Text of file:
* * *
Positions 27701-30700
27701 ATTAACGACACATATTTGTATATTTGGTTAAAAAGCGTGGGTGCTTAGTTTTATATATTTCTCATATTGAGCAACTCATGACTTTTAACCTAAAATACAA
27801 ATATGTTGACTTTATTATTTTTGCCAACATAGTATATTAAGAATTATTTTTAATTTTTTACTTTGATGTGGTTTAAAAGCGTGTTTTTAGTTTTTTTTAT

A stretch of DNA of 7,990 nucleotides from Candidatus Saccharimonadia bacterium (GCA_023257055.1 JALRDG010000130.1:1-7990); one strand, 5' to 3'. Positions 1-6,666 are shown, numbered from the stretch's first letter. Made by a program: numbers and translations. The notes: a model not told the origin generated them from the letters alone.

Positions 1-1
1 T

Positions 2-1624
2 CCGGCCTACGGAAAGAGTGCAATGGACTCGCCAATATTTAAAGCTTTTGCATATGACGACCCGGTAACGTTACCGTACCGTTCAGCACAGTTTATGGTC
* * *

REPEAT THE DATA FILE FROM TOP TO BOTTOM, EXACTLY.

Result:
Positions 27701-30700
27701 ATTAACGACACATATTTGTATATTTGGTTAAAAAGCGTGGGTGCTTAGTTTTATATATTTCTCATATTGAGCAACTCATGACTTTTAACCTAAAATACAA
27801 ATATGTTGACTTTATTATTTTTGCCAACATAGTATATTAAGAATTATTTTTAATTTTTTACTTTGATGTGGTTTAAAAGCGTGTTTTTAGTTTTTTTTAT

A stretch of DNA of 7,990 nucleotides from Candidatus Saccharimonadia bacterium (GCA_023257055.1 JALRDG010000130.1:1-7990); one strand, 5' to 3'. Positions 1-6,666 are shown, numbered from the stretch's first letter. Made by a program: numbers and translations. The notes: a model not told the origin generated them from the letters alone.

Positions 1-1
1 T

Positions 2-1624
2 CCGGCCTACGGAAAGAGTGCAATGGACTCGCCAATATTTAAAGCTTTTGCATATGACGACCCGGTAACGTTACCGTACCGTTCAGCACAGTTTATGGTC